The body’s zinc status is also important for the body’s defense against other RNA viruses such as COVID-19, so it is important to always have enough zinc.

Zinc’s role in the immune defense and for protecting cells

Zinc is important for the innate immune defense that fights nearly all germs and for the adaptive immune defense, where T cells are responsible for the primary protection and immunity against virus infections.
Zinc’s close interaction with vitamin D is also important for the immune defense and for regulating inflammation. Zinc is also part of the powerful SOD antioxidant that protects cells against damage caused by free radicals, including the free radicals that are generated by infections and should be controlled to prevent them from starting dangerous chain reactions. Moreover, zinc is involved in different proteins that are responsible for activating the right genes at the right time.

  • According to the NHANES III study (National Health and Nutrition Examination Survey), 35-45 percent of people aged 60 years and older don’t get enough zinc from their diet.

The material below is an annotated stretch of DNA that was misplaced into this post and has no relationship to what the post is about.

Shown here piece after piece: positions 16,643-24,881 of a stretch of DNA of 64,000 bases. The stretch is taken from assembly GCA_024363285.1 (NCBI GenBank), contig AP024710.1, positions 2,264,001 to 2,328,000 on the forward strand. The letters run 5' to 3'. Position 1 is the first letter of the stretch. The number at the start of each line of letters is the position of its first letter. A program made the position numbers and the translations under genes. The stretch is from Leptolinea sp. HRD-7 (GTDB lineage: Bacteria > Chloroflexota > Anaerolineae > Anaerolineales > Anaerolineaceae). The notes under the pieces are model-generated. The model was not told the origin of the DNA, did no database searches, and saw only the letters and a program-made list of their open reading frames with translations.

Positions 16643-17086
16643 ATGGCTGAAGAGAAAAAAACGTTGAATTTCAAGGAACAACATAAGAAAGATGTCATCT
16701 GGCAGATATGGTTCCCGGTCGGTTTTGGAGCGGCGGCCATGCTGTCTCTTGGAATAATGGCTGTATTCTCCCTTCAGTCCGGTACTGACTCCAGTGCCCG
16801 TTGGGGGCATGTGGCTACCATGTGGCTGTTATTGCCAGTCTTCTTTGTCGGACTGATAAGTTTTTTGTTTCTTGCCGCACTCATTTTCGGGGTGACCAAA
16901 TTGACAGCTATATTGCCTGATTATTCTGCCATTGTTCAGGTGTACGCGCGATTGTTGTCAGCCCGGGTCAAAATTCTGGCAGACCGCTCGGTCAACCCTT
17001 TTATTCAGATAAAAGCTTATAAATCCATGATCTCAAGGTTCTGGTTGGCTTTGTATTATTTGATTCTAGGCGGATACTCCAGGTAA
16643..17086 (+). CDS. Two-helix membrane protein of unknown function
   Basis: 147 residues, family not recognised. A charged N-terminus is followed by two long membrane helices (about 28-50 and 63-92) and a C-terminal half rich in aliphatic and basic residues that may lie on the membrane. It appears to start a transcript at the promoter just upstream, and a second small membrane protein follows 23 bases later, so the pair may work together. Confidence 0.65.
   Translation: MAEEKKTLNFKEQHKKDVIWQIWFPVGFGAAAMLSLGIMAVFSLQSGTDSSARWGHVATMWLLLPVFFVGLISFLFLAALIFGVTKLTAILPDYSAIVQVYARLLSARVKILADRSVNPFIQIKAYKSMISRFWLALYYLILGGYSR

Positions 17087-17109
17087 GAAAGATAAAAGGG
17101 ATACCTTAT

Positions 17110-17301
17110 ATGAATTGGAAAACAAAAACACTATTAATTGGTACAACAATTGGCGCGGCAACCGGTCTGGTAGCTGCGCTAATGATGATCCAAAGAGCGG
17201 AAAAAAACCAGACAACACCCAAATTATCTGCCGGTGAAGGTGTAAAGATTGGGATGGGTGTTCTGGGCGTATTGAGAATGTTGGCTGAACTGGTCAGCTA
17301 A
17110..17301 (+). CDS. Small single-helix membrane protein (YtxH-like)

Zinc sources, requirements, and supplementation

Zinc is primarily found in animal food sources and whole grain, kernels, and beans. Plant foods contain phytin, which reduces the body’s zinc absorption. It is easier for the body to absorb zinc from animal food sources.
The recommended dietary intake of zinc (in Denmark) is 10 mg. Infections increase the body’s need for zinc to help support the immune system and all other zinc-dependent functions. According to EFSA (the European Food Safety Authority), the safe upper intake level for zinc is 25 mg per day, but it is safe and harmless to take an even larger dose for a short period of time.
A Finnish meta-analysis of cold-ridden people showed that those who took high doses of zinc (80-92 mg daily) recovered several days earlier than those who did not take supplements. Always choose a quality that the body can easily absorb and utilize. It is not recommended to take large therapeutic doses of zinc for longer periods, as this can result in iron and copper deficiency.


Radha Gopal et al. Zinc deficiency enhances sensitivity to Influenza A associated bacterial pneumonia in mice. Physiological Reports 2024

Ashton Amos, Mahammed S. Razzaque. Zinc and its role in vitamin D function. Current Research in Physiology. 2022

University of Helsinki. Zink acetate lozenges may increase the recovery rate from the common cold by three-fold. ScienceDaily 2017